Association for Computing Machinery
Welcome to the September 30, 2015 edition of ACM TechNews, providing timely information for IT professionals three times a week.

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HEADLINES AT A GLANCE


Computer Algorithm Created to Encode Human Memories
Financial Times (09/29/15) Clive Cookson

Researchers at the University of Southern California (USC) and Wake Forest Baptist Medical Center have spent 10 years developing an implant to help a human brain encode memories, using an algorithm to emulate the electrical signaling needed for translating short-term memories into permanent ones. The implant enables circumvention of a damaged or diseased brain area, which USC's Ted Berger describes as "like being able to translate from Spanish to French without being able to understand either language." The translation algorithm is being applied to nine patients with epilepsy who had electrodes embedded within their brains to treat seizures. As the subjects performed simple tasks, the scientists read the electrical input and output signals in their brains so the algorithm could be refined to the point where it could anticipate neural signal translation with 90-percent accuracy. The next stage of the project will be to transmit the translated signal back to the brain of a subject with hippocampal damage to determine if a bypass of the damaged region is possible. The U.S. Defense Advanced Research Projects Agency is funding the project because of interest in new methods for helping soldiers recover from memory loss. The researchers also think the results of the trials could eventually help in the treatment of neurodegenerative disorders.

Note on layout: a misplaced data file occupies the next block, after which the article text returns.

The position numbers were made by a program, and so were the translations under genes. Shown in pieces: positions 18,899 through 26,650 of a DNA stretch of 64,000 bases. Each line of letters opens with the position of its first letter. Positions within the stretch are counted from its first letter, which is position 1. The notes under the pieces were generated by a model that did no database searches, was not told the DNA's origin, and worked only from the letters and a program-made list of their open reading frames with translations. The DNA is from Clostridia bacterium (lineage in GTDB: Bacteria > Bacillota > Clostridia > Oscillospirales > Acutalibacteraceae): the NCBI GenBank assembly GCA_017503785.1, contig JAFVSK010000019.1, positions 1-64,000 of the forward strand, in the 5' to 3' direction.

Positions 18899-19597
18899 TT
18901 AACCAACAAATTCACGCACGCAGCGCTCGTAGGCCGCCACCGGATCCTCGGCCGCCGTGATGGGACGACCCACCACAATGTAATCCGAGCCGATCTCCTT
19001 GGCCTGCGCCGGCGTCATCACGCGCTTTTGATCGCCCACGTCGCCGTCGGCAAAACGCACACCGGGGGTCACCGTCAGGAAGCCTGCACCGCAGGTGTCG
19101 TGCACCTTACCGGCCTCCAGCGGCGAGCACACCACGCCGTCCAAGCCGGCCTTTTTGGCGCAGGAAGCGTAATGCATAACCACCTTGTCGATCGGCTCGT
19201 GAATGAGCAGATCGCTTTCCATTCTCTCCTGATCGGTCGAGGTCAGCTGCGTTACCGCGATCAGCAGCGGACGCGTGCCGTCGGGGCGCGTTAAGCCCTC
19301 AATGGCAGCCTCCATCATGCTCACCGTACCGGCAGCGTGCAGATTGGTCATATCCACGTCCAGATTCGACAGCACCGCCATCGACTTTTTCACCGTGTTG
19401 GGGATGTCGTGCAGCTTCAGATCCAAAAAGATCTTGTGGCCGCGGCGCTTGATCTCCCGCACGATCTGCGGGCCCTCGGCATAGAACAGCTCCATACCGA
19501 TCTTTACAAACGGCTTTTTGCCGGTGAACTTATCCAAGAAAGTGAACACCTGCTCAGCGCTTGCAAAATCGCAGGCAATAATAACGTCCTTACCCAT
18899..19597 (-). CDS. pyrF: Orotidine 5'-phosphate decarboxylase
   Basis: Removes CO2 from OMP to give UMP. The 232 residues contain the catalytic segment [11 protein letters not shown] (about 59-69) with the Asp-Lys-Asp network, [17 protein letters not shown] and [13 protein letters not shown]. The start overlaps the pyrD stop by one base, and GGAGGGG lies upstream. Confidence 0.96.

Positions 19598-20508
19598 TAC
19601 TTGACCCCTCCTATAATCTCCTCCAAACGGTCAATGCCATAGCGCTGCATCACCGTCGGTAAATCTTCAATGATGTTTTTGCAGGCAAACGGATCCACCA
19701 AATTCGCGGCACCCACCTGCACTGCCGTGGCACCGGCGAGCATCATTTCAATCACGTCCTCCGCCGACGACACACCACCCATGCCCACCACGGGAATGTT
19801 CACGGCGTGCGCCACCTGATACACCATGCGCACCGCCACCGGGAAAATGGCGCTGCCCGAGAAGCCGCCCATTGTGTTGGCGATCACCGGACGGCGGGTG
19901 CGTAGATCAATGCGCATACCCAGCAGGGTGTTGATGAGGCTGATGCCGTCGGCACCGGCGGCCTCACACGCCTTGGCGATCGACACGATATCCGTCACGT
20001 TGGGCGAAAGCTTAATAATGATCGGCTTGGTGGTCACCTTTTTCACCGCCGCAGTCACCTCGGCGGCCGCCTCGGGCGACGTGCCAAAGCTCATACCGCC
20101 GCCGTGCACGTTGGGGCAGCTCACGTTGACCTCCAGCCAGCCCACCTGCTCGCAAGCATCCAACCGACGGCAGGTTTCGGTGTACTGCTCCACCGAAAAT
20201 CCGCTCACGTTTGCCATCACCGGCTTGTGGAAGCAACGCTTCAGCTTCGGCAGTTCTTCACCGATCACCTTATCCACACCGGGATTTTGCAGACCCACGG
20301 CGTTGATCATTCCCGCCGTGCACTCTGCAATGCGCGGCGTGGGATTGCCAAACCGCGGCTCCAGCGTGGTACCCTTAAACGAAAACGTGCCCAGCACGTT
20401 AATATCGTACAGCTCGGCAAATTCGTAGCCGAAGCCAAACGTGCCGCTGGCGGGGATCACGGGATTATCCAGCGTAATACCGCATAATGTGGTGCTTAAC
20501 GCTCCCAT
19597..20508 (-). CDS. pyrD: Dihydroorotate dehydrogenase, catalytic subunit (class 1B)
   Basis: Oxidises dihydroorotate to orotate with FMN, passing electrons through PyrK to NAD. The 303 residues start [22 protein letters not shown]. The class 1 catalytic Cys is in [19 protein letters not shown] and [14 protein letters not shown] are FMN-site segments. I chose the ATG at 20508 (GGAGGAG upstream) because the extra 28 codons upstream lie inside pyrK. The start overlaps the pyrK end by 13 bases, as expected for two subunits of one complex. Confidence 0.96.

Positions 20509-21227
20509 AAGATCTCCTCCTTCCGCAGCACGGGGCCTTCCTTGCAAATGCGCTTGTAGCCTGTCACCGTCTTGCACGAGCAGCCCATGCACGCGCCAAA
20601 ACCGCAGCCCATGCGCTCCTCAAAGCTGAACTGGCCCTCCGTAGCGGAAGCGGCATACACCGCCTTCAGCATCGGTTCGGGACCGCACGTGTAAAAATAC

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euRathlon 2015 Announces Grand Challenge Winners
Robohub (09/29/2015) Marta Palau Franco

The euRathlon consortium has announced the winners of its 2015 Grand Challenge after several days of competition earlier this month in Piombino, Italy. Formed in the wake of the Fukushima nuclear disaster and similar to the Robotics Challenge run by the U.S. Defense Advanced Research Project Agency, euRathlon offered a combined land, sea, and air challenge to robotics teams from across Europe. Six teams competed in this year's Grand Challenge, which involved three missions that included objectives such as finding lost rescue workers, surveying a damaged building, and inspecting pipes both on land and in the sea. The teams had 100 minutes to complete all three missions. The first place winner was a multi-domain team composed of teams from Cobham Mission Systems, University of Girona in Spain, and ISEP/INESC TEC in Portugal. The Cobham and ISEP/INESC TEC teams won the Land + Air sub-challenge, while Cobham and the University of Girona won the Sea + Land sub-challenge. The multinational ICARUS team won the IEEE Autonomy and IEEE Multi-Robot Collaboration prizes, while the bebot-team (Bern University of Applied Sciences), the University of Girona, and ICARUS won the Texas Instrument Special Prizes for Innovation. The University of Girona team also won the Marine Trials students prize.